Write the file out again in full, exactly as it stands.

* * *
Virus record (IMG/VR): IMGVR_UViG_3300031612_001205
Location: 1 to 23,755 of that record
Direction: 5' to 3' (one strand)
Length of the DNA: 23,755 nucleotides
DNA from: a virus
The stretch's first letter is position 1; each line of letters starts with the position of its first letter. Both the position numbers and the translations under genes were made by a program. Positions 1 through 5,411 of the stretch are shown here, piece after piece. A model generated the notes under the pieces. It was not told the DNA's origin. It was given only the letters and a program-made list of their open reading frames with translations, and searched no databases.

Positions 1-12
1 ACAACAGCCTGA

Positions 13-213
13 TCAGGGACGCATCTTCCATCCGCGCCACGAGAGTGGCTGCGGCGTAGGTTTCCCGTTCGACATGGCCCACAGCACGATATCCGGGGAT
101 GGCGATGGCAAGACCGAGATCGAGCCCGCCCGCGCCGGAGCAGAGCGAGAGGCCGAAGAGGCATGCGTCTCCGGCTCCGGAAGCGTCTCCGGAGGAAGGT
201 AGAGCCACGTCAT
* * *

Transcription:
Virus record (IMG/VR): IMGVR_UViG_3300031612_001205
Location: 1 to 23,755 of that record
Direction: 5' to 3' (one strand)
Length of the DNA: 23,755 nucleotides
DNA from: a virus
The stretch's first letter is position 1; each line of letters starts with the position of its first letter. Both the position numbers and the translations under genes were made by a program. Positions 1 through 5,411 of the stretch are shown here, piece after piece. A model generated the notes under the pieces. It was not told the DNA's origin. It was given only the letters and a program-made list of their open reading frames with translations, and searched no databases.

Positions 1-12
1 ACAACAGCCTGA

Positions 13-213
13 TCAGGGACGCATCTTCCATCCGCGCCACGAGAGTGGCTGCGGCGTAGGTTTCCCGTTCGACATGGCCCACAGCACGATATCCGGGGAT
101 GGCGATGGCAAGACCGAGATCGAGCCCGCCCGCGCCGGAGCAGAGCGAGAGGCCGAAGAGGCATGCGTCTCCGGCTCCGGAAGCGTCTCCGGAGGAAGGT
201 AGAGCCACGTCAT